In 1954, the Supreme Court ruled in Brown v. Board of Education that segregated schools were unconstitutional. However, the Court did not specify how the ruling would be implemented. This was the first time the federal government had intervened in public schools, an area traditionally overseen by state governments. While the Supreme Court had the power to interpret the law and declare segregation unconstitutional, the power to enforce the decision fell to state and local authorities.
In 1955, in what became known as Brown II, the Supreme Court ruled that schools must act "with all deliberate speed." However, the ruling did not specify a timeframe. NAACP attorneys Constance Baker Motley and Thurgood Marshall saw the Court's ruling as ambiguous, and a setback. Many southern states refused to comply with the Brown ruling, sparking tension between federal and state governments and creating an impasse for school desegregation.
Civil rights advocates wanted immediate integration, but segregationists were determined to prevent it. In 1956, 100 southern congressmen signed the Southern Manifesto, accusing the federal government of abusing judicial power and infringing on states' rights; they pledged not only to resist the ruling, but to reverse it.
Perceived as a hero during his first term for his decisive action in World War II, President Dwight D. Eisenhower would suffer criticism in his second term for his reluctance to enforce the Brown ruling.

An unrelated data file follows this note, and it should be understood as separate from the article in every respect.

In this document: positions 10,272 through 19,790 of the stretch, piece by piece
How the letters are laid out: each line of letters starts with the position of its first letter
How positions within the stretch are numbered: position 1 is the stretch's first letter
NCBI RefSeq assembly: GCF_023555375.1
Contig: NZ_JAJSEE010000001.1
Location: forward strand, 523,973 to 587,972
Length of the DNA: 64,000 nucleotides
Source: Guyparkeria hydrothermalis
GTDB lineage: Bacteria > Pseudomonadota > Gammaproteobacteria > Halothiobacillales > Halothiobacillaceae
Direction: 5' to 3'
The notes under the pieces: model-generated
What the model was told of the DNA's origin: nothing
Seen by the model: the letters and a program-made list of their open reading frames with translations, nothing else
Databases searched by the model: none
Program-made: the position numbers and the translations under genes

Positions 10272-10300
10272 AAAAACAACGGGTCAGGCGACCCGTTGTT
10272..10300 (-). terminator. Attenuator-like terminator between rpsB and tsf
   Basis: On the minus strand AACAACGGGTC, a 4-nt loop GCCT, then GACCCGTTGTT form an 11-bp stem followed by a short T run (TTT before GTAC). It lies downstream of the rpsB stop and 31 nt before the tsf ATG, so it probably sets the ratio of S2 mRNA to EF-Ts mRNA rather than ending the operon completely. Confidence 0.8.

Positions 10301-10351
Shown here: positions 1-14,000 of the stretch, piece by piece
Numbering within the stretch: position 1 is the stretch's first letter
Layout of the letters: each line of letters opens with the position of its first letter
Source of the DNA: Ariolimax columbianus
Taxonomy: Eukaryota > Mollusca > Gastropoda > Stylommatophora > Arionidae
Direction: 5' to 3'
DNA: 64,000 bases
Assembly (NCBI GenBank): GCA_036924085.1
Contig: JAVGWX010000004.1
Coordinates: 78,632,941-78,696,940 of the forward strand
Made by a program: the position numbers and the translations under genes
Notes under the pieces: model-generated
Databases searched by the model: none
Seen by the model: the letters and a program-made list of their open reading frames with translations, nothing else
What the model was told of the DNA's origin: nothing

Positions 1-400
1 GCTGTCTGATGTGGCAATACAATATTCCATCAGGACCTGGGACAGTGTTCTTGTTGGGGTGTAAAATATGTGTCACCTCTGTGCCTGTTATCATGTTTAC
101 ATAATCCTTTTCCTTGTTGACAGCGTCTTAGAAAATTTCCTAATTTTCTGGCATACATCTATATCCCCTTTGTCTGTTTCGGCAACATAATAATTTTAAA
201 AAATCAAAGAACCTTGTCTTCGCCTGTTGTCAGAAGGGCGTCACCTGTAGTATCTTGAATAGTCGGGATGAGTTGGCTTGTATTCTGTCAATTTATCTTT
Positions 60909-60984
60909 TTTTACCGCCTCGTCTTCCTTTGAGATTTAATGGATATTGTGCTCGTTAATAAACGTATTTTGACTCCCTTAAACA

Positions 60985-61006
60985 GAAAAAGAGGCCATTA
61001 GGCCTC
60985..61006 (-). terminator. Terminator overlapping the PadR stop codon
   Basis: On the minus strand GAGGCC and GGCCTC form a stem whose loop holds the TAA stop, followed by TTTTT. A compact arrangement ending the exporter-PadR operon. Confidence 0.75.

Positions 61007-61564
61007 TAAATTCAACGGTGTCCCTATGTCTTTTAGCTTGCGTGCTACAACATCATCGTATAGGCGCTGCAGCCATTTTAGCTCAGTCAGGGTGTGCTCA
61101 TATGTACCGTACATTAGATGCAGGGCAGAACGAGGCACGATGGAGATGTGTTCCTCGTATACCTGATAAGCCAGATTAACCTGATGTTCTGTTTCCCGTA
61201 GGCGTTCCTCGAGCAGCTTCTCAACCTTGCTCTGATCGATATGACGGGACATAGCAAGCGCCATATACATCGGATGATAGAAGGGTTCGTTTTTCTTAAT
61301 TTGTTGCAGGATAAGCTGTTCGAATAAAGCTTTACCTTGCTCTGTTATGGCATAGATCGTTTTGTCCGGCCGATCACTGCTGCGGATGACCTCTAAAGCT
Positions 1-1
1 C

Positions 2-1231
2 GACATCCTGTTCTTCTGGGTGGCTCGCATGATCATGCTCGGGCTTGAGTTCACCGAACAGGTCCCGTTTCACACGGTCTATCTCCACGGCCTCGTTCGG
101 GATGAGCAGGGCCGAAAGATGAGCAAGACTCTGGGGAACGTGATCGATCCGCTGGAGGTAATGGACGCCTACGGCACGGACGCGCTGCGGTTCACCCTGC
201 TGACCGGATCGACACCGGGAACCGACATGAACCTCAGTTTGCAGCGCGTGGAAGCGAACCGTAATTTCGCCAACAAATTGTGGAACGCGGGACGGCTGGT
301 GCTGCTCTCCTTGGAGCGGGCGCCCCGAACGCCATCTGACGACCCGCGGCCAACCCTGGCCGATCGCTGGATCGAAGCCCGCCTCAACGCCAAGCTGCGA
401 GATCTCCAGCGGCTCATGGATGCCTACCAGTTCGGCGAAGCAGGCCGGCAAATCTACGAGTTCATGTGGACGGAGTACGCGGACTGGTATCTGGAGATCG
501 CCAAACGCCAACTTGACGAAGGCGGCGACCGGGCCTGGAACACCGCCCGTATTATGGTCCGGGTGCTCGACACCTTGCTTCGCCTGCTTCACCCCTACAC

Eisenhower was considered a "gradualist" -- he respected the Court's authority, but believed the South needed time to get used to the idea of integrated schools. Eisenhower was reluctant to get involved, but the Supreme Court's ruling sparked tremendous controversy and violence, and people on both sides of the issue looked to the president for leadership.
In 1957, two years after Brown II, an attempt to integrate schools in Little Rock, Arkansas, turned volatile. The president was forced to get involved. When Arkansas governor Orval Faubus wouldn't guarantee the safety of nine black students, President Eisenhower enforced Brown by sending 350 federal troops to maintain order in Little Rock and escort the students into school. The troops stayed until the end of the school year.
The following year, rather than comply with the Court's ruling, Faubus and the Little Rock school board closed the schools.